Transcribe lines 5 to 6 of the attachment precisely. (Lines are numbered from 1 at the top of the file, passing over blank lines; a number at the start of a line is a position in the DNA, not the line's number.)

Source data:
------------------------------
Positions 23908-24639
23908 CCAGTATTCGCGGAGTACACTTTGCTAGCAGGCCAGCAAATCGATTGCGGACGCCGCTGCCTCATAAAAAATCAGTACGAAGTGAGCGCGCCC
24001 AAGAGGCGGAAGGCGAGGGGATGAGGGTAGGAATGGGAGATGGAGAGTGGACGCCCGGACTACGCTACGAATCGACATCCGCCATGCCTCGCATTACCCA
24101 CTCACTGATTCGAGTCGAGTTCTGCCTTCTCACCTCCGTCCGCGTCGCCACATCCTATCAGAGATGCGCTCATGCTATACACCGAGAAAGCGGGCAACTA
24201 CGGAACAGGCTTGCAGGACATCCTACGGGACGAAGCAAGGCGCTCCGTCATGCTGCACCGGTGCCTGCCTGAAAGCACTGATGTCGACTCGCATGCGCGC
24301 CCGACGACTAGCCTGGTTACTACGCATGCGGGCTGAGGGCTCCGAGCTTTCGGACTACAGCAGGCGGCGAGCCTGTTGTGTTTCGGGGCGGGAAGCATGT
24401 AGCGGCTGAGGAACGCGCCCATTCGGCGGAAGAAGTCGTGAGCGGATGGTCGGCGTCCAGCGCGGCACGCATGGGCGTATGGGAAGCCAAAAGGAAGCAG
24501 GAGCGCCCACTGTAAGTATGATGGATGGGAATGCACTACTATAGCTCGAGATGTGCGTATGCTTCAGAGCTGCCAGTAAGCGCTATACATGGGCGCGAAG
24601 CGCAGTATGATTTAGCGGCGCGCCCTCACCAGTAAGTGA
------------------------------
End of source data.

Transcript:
24201 CGGAACAGGCTTGCAGGACATCCTACGGGACGAAGCAAGGCGCTCCGTCATGCTGCACCGGTGCCTGCCTGAAAGCACTGATGTCGACTCGCATGCGCGC
24301 CCGACGACTAGCCTGGTTACTACGCATGCGGGCTGAGGGCTCCGAGCTTTCGGACTACAGCAGGCGGCGAGCCTGTTGTGTTTCGGGGCGGGAAGCATGT